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Film / The Earrings of Madame de...

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The Earrings of Madame De.... is a 1953 French film directed by Max Ophuls, starring Charles Boyer, Danielle Darrieux, and Vittorio De Sica.

André and Louise (Boyer and Darrieux) are a general and his countess living in France sometime around the end of the 19th century. Whatever intimacy they may have once shared in their marriage is definitely gone, but they seem to have settled into an amicable friendship. Louise is in debt because of...something, so, needing cash, she sells some lavish diamond earrings that were a present from André. To cover their disappearance she claims that they were stolen. The jeweler is uncomfortable hearing this, and goes to André, who buys the earrings back. He doesn't tell Louise, though, instead giving the earrings to his mistress.

The mistress goes on a vacation to Constantinople, gambles all her money away, and sells the earrings. They are bought by Donati, an Italian diplomat posted in Paris (de Sica). Donati meets Louise and they fall in love. Donati, unaware of the origin of the earrings, gives them to Louise as a present. Louise, unaware that André knows her secret, contrives to "find" them.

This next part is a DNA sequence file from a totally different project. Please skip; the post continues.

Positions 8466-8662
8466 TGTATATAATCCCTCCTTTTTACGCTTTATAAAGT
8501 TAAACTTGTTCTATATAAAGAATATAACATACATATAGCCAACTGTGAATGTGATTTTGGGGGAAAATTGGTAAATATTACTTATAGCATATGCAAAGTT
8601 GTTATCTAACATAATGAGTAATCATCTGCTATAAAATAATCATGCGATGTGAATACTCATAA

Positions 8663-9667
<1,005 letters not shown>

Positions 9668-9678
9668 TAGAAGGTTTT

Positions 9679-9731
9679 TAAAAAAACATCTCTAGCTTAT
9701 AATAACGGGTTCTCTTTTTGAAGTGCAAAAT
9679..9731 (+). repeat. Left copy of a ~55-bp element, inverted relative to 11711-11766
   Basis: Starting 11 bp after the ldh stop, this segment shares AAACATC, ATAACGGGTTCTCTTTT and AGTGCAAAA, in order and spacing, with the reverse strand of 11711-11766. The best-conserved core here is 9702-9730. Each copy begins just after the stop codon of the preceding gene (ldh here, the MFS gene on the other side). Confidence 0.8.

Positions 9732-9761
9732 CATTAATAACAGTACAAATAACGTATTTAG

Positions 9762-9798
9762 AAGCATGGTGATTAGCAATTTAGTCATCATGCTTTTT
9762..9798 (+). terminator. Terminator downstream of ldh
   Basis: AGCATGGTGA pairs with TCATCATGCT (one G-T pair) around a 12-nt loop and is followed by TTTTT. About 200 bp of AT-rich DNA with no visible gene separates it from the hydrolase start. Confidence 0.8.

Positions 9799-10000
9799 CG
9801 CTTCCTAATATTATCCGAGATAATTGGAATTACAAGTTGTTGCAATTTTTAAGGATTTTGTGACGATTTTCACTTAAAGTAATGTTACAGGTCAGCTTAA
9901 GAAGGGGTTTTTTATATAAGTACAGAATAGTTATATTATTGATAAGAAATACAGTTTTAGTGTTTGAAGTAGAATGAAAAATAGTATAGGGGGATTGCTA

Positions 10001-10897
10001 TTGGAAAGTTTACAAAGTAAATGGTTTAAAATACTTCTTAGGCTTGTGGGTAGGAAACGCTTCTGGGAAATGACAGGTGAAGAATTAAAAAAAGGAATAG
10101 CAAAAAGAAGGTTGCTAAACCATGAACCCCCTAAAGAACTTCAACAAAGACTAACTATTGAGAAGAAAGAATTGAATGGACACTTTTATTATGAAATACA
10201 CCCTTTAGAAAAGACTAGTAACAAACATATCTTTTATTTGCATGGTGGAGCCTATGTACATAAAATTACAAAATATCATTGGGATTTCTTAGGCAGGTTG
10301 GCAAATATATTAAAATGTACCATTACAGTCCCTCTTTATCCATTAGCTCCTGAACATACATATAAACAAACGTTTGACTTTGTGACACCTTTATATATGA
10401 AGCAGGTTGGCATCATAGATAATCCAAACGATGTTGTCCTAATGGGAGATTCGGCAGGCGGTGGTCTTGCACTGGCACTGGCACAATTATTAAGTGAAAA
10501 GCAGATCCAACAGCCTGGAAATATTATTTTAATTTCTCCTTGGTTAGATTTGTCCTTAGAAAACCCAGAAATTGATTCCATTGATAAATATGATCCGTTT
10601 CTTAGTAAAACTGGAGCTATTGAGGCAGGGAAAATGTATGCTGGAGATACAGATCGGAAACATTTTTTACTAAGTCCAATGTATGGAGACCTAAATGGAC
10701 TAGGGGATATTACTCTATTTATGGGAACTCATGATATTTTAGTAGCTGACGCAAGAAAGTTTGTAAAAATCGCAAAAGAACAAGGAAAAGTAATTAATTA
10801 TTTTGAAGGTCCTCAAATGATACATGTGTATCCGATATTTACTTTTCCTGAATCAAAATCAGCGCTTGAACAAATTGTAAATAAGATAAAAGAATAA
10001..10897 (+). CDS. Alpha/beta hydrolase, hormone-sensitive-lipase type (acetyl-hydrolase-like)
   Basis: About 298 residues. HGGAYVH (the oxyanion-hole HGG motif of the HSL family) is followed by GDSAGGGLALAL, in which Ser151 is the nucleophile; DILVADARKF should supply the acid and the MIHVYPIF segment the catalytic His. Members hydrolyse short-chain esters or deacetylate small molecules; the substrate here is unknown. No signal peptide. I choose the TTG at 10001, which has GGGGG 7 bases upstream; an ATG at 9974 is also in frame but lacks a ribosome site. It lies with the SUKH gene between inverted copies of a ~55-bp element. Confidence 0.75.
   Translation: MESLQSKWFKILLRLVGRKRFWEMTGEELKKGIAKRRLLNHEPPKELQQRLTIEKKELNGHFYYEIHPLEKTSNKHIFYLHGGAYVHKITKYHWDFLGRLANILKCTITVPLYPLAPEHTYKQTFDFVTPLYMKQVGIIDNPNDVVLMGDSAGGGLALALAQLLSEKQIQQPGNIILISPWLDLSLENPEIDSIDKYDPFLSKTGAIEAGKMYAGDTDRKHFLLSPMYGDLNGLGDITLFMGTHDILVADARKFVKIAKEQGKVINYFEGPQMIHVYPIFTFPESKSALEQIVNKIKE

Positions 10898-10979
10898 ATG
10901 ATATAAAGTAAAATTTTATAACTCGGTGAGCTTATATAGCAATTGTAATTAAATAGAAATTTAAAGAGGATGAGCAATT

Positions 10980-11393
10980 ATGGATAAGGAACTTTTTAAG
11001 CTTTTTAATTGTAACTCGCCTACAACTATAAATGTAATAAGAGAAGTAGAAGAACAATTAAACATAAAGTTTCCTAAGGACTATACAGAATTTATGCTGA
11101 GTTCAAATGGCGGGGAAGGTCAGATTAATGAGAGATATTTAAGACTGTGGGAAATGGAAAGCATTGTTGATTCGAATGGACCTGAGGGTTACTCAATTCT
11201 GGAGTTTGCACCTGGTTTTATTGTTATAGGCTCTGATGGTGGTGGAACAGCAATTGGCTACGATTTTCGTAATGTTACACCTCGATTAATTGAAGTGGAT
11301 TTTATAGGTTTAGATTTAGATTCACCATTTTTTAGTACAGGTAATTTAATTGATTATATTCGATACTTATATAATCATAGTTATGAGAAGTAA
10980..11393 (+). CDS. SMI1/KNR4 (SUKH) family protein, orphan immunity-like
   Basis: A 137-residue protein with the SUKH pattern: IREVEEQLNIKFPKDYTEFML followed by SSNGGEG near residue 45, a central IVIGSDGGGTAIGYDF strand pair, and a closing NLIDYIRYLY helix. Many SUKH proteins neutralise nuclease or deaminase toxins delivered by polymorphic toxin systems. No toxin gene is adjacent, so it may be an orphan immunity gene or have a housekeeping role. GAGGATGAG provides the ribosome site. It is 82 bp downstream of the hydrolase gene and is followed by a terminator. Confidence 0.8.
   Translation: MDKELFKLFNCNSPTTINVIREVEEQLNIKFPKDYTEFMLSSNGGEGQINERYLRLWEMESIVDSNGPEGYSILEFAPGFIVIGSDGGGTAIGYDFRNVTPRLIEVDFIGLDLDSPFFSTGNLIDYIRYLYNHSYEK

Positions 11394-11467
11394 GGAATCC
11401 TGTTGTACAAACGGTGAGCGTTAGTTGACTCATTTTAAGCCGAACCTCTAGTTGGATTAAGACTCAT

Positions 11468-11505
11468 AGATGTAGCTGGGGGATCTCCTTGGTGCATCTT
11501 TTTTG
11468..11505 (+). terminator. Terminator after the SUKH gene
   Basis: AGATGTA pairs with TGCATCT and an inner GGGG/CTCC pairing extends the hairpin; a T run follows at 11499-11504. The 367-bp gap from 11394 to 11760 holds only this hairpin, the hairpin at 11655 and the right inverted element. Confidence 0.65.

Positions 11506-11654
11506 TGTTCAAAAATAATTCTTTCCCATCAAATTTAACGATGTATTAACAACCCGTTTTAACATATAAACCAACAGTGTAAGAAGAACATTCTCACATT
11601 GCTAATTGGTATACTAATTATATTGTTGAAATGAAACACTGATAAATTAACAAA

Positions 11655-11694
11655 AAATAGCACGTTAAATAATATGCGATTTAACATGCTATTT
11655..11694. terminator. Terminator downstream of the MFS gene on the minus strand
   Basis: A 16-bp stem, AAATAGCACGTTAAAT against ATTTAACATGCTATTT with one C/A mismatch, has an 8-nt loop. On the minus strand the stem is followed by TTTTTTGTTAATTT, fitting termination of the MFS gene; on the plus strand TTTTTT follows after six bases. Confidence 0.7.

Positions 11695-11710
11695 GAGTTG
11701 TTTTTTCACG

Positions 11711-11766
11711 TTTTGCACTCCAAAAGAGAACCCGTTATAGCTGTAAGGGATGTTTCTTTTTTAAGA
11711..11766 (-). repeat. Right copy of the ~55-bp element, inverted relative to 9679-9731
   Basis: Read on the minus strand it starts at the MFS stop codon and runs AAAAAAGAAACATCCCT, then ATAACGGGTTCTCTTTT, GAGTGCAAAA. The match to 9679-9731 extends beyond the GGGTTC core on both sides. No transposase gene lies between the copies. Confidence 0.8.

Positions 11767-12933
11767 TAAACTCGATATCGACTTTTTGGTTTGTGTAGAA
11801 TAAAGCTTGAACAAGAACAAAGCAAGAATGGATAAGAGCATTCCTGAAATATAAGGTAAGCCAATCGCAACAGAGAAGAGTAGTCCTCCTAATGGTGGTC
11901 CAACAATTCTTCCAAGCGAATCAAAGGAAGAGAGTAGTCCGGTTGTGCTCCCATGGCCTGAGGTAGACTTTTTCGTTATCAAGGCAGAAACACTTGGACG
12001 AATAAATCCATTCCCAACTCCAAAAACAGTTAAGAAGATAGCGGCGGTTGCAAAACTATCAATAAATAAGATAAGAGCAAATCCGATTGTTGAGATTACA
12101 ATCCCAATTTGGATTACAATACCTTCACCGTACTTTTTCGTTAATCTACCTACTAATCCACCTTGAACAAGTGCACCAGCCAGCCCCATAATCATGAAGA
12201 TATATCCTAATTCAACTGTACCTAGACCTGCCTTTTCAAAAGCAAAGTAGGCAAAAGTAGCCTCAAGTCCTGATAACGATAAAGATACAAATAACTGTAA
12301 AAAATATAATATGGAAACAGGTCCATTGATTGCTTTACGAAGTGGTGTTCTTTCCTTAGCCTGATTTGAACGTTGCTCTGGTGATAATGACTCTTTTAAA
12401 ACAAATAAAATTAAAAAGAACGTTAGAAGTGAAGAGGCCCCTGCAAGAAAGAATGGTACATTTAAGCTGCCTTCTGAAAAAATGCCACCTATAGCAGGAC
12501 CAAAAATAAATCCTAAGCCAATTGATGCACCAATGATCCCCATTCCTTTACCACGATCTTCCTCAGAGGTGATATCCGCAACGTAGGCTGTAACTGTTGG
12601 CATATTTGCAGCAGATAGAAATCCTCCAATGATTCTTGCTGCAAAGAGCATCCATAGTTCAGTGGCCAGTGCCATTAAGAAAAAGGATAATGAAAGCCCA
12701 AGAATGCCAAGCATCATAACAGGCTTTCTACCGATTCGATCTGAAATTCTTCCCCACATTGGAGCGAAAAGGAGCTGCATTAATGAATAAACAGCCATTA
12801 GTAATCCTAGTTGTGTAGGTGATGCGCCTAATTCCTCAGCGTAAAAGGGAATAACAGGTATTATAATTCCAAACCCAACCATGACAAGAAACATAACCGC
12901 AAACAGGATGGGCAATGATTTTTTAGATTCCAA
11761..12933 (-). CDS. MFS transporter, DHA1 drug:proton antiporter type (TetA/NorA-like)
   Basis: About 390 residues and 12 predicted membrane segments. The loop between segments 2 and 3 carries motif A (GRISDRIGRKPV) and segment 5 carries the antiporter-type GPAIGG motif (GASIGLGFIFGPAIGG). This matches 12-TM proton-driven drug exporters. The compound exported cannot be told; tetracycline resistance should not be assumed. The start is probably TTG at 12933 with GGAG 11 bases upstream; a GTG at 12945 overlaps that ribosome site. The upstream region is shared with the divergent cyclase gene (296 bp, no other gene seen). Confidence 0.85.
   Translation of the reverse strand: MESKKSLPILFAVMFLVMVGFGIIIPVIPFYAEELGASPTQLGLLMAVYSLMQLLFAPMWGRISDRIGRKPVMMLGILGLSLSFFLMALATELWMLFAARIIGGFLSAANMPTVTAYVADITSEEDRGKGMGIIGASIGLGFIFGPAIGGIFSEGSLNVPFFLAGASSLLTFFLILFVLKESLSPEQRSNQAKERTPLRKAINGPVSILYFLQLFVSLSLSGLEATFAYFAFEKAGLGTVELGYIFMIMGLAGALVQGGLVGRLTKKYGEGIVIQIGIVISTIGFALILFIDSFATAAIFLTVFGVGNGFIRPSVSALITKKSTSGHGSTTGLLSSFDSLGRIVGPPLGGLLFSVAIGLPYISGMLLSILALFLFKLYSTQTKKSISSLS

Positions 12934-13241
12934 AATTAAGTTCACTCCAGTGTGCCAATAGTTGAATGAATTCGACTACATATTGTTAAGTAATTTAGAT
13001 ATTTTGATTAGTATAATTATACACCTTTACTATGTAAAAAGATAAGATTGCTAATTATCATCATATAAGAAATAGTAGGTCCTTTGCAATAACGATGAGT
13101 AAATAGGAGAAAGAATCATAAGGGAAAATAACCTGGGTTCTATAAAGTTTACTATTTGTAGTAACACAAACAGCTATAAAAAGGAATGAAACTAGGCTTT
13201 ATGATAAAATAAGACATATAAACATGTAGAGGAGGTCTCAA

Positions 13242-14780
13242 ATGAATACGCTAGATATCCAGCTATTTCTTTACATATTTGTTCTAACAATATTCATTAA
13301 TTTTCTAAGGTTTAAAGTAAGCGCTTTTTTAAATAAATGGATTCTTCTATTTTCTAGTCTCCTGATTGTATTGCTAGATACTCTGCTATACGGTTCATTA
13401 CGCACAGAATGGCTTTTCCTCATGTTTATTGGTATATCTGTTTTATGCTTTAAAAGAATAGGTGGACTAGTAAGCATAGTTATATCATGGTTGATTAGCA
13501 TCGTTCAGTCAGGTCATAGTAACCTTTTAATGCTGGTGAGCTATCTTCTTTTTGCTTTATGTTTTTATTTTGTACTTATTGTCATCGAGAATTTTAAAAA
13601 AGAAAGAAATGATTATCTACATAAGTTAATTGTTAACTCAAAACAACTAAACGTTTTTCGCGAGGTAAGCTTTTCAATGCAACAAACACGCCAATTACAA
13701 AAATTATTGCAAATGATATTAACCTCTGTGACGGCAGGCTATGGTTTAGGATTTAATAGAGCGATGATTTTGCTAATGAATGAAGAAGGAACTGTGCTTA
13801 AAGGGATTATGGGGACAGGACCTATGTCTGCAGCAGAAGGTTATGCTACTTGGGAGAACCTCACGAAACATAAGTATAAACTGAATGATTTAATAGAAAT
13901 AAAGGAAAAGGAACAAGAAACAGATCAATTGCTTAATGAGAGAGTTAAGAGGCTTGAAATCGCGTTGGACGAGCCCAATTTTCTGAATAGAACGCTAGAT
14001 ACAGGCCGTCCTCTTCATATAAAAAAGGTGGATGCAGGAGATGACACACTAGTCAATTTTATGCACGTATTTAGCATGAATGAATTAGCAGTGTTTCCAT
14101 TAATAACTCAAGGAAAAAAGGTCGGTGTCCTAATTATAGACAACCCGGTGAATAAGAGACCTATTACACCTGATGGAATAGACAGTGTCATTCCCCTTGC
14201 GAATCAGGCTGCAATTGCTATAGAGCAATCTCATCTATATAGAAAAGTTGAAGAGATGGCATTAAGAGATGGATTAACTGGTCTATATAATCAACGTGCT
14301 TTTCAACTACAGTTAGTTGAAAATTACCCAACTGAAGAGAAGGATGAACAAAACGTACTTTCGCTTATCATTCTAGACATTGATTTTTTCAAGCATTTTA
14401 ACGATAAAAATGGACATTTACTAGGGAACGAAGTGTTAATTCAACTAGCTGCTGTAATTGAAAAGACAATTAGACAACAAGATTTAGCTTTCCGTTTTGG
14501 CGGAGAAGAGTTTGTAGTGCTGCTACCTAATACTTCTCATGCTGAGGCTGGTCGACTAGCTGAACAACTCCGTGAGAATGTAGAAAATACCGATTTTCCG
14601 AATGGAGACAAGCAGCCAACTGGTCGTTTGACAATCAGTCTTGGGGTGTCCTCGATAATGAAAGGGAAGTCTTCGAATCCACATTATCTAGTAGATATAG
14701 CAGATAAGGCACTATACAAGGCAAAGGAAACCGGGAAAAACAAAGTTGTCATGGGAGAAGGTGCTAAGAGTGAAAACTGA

Charles Boyer was a Frenchman who had come back to the French film industry after two decades starring in Hollywood. Vittorio de Sica is better remembered as a film director, who helmed a host of classics, including Bicycle Thieves and Two Women.


  • At the Opera Tonight: Louise fakes losing her earrings when she and André go to the opera so as to avoid having to explain that she sold them.
  • Call-Back: In the beginning, foolish, flighty Louise goes to a church to pray that the jeweler buys the earrings. At the end, a much more serious Louise goes to that same church to pray for Donati's life.
  • Chick Flick: A Melodrama about a middle-aged woman caught between her distant husband and her exciting, passionate lover.